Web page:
This is not a very political space, and I'm not that much of a political person.  Most of my adult life I was a disillusioned non-voter, I just started participating in the process a few elections ago (I think it was the Bush/Gore election that convinced to me how important it was to vote).  I'm also somewhat of a misanthrope--I don't like big crowds.  The gigantic Dane County Farmer's market on the square, while awesome, is not my idea of a good time or a pleasant weekly grocery trip (I tend to hit the smaller, neighborhood markets). 

So you have to understand that it is Not Like Me to go downtown with thousands of people, and protest unfair legislation.  Scott Walker has managed to push all of my personal buttons (and those of a lot of other people) in a very short 6 weeks in office.

 And the thing I didn't expect is this: I found out some amazing things about people.  In the midst of large crowds and high emotions, I have never seen so many be SO NICE to one another.  Doors are being held open, police officers are being thanked for their service, long lines are jovial and patient.  There are signs reminding people to be peaceful, to clean up, and to share.  From across the state and across the country, folks are donating pizza and coffee and bottled water. 

On the edges, outside the louder rallies or parades, people are wanting to talk. On Sunday, in the capitol building, we met a woman who had spent the night with her grade-schooler, another who lived a few blocks from us.  We talked with a parent who brought her teenage daughter with Down Syndrome and who was worried about the bill's proposed changes to Medicaid.  We all made space on the balcony so they could get a view crowds below us.  Yesterday there were retirees and nurses and prison guards, some from the private sector and some lifelong union members.  We talked about the challenges in their jobs, heard about their families, commiserated in our frustrations with the political system.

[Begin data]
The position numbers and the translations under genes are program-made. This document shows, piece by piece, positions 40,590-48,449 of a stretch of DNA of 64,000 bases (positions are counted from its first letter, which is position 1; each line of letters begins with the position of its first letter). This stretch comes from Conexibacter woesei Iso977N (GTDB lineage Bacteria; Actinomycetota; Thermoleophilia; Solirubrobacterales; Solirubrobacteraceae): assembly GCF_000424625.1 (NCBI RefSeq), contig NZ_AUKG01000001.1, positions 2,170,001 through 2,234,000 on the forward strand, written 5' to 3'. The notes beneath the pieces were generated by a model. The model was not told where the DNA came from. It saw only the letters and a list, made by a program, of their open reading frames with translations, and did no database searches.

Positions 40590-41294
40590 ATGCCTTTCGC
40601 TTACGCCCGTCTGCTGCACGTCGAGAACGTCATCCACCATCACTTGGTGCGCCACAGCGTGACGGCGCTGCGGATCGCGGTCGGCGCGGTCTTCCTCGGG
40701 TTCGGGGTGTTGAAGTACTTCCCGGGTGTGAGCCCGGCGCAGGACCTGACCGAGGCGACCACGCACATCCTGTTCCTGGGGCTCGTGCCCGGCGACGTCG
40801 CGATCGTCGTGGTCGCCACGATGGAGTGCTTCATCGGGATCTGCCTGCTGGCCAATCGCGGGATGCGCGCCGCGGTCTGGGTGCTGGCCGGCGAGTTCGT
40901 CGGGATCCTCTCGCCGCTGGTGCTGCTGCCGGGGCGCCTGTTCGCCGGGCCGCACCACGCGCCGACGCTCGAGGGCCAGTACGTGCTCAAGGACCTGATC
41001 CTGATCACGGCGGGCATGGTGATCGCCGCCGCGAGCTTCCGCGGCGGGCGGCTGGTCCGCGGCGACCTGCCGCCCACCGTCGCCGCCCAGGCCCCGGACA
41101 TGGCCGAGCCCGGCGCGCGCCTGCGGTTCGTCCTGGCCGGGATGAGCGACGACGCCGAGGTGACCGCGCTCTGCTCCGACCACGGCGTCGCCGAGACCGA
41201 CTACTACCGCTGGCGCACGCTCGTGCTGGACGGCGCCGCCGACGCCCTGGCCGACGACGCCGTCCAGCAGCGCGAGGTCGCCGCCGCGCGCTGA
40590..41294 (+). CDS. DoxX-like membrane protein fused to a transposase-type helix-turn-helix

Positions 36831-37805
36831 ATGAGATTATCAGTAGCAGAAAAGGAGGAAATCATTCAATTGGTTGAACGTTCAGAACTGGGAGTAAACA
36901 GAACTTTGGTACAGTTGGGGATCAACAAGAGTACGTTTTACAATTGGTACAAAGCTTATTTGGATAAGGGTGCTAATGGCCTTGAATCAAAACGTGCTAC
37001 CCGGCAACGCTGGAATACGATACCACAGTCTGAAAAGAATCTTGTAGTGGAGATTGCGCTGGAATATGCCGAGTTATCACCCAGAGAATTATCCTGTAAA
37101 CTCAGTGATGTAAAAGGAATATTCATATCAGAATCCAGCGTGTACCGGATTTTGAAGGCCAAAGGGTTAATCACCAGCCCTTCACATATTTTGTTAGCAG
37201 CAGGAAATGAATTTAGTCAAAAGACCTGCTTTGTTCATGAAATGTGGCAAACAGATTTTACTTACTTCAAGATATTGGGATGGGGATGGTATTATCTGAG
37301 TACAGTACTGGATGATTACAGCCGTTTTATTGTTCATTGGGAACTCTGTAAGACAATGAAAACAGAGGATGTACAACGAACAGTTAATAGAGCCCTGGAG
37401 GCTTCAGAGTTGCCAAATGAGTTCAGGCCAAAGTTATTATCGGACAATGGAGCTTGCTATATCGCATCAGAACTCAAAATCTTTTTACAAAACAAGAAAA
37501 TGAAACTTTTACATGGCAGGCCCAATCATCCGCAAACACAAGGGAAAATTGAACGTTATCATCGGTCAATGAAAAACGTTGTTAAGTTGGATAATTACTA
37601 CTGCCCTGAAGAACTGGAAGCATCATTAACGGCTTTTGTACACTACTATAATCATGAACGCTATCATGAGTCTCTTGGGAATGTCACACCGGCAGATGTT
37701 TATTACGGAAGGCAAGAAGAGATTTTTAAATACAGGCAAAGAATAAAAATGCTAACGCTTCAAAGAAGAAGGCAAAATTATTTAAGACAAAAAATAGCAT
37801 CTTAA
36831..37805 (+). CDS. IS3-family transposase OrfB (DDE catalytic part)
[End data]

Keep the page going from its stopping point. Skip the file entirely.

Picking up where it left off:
Despite the inordinate amounts of communication in this world, we are often isolated.  We seek out familiar voices and opinions, we stay in our neighborhoods and workplaces, even internet communities.  Whatever the reasons for protest (and believe me, in a crowd of 60,000 people the range of opinions is vast), this event has created a huge sense of community.  And a sense of responsibility--to each other, to the folks who disagree, to the rest of the country which is facing similar circumstances. 

Last week I despaired about what would happen to our state if all of the plans of our governor come to pass.  Now? I have such a renewed respect for the people of Wisconsin.  No matter what happens, the character of our community is evident.  And this cynic has a greater opinion of people in general. 

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  1. Great, Sara. Thanks for that perspective.


  2. Great post. These are going to be very challenging years for both WI and ME. I'll be at a rally here on Monday I hope.

    Maybe it will help me out of my funk, I am feeling like a stranger in a strange land these days.

  3. Thanks :) I know how you feel.

    I do hope the events here helped with the debate in other states going through the same things. Good luck in ME.


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